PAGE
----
One of my more popular recent posts was on “The 4 Thoughts of Highly Secure Users”, in which I discuss four aspects of a typical user who has the right mindset in terms of cybersecurity and infosec. Guess what? It’s time for round two. Prepare yourselves for four more thoughts of users who are ready to face the ugly cybersecurity threats of our day and age:
1. “You sound weird.”
“Salutations sir or ma’am, I am from microsoft help deske. Kindly do the needful and send me your password or Windows will be shut down without delay! There is a virus and barnacle! Happy Pie.”
Everyone has received spam like this at some point. You don’t have to be Noam Chomsky to see that the above is too much of a linguistic nightmare to be an official Microsoft communication (much less the blatant request for your password).
A secure user pays attention to grammar, spelling, and word choice when communicating with unfamiliar parties. If the person on the other line sounds they just ran their sentences through Google Translate’s most unforgiving interpreter, then it’s time to either ignore or at least ask the IT team’s opinion on the matter.
2. “Why is my computer running so slow?”
This may seem like a bit of a truism – but you’d be shocked how often users are willing to sit on poor computer performance before ever asking questions about it. I once worked with a user who complained of poor computer performance which turned out to be due to an enormous amount of malware and adware on her machine, all of which had escaped detection. When I asked her how long this had been going on? Her answer: “A few months.” I almost fell off my own feet.
She should’ve called us the moment she first noticed a problem. That’s what IT support is for. Not just for the sake of her productivity, but for the sake of security – as we saw. That’s why IT problems should never just go unreported; you never know when it might be related to something more sinister.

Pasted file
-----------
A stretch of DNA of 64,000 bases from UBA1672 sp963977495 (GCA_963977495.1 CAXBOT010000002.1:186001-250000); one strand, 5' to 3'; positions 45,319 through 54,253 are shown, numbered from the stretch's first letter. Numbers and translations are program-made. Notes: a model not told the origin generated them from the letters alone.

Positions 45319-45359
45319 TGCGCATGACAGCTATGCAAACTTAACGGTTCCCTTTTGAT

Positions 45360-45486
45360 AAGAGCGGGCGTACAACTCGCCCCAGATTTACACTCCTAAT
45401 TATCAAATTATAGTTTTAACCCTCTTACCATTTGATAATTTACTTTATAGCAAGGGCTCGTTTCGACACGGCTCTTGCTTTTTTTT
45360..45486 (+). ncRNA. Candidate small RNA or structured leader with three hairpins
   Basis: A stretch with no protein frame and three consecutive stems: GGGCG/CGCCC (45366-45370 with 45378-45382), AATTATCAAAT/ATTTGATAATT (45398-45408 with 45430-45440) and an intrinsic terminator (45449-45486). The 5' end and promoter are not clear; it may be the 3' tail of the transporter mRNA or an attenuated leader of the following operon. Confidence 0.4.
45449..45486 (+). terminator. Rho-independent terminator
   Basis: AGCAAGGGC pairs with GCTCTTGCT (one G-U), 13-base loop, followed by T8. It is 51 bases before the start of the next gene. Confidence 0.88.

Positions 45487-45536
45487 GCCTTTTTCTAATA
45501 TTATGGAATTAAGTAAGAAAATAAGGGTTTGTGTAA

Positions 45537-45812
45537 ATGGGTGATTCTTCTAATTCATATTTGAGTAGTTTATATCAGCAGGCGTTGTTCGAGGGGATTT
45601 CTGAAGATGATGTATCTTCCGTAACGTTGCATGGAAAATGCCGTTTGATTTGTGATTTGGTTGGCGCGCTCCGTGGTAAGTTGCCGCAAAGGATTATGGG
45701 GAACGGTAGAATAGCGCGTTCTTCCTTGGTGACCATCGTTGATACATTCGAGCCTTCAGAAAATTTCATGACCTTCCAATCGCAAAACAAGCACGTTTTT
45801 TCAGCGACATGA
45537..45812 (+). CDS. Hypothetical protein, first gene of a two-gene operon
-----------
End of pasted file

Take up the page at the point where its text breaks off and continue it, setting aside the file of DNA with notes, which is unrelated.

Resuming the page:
3. “I need a hard-to-crack password.”
Ahhh, the fundamentals. Back to basics. Nothing fancy or complicated here: A secure user is one who understands just how vital their various passwords are to enterprise security and treats their complexity with the proper respect. Not sure what constitutes a proper password? I’ve written about it here: How to Practice Good Password Security.
Of course it’s tempting to use a simple password; quick to enter and easy to remember. But I’ve seen more than one ransomware outbreak be traced back to the cracking of a ridiculously simple password somewhere along the line. A secure user is less concerned about the ease of entering their password and more concerned about costing the company thousands or even millions or dollars when their simple password is cracked by a patient brute-force hacker.
4. “What more can be done to protect me?”
Lazy IT boneheads across the planet recoil at the thought of a user who asks this question.
*Spits coffee* “What MORE?! Daggum, don’t I do enough already? Angry Birds isn’t going to play itself!”
IT professionals like myself and the readers of this website, meanwhile, are filled with giddy gleefulness. Perhaps TOO much gleefulness. “What more can be done? I’m glad you asked, Gladys. I’m glad you asked…”
I once advised a small business client to consider multi-factor authentication for one of their most sensitive enterprise web applications, but the owner wasn’t so hot on the idea. Seemed like a too much of a workflow pain, in their opinion. Not long after, one of their VIP employees asks me the golden question: “This web software has multi-factor authentication available. Why aren’t we using it? This is a big security plus.” Bingo! I brought this question back to the owner, who acceded to employee concerns and gave the thumbs-up for implementation – which we did, and it worked marvelously with very little disruption. Had it not been for the proactive security mindset of the mentioned user, they might just be a cracked password away from disaster to this very day.
Adiós, until round three.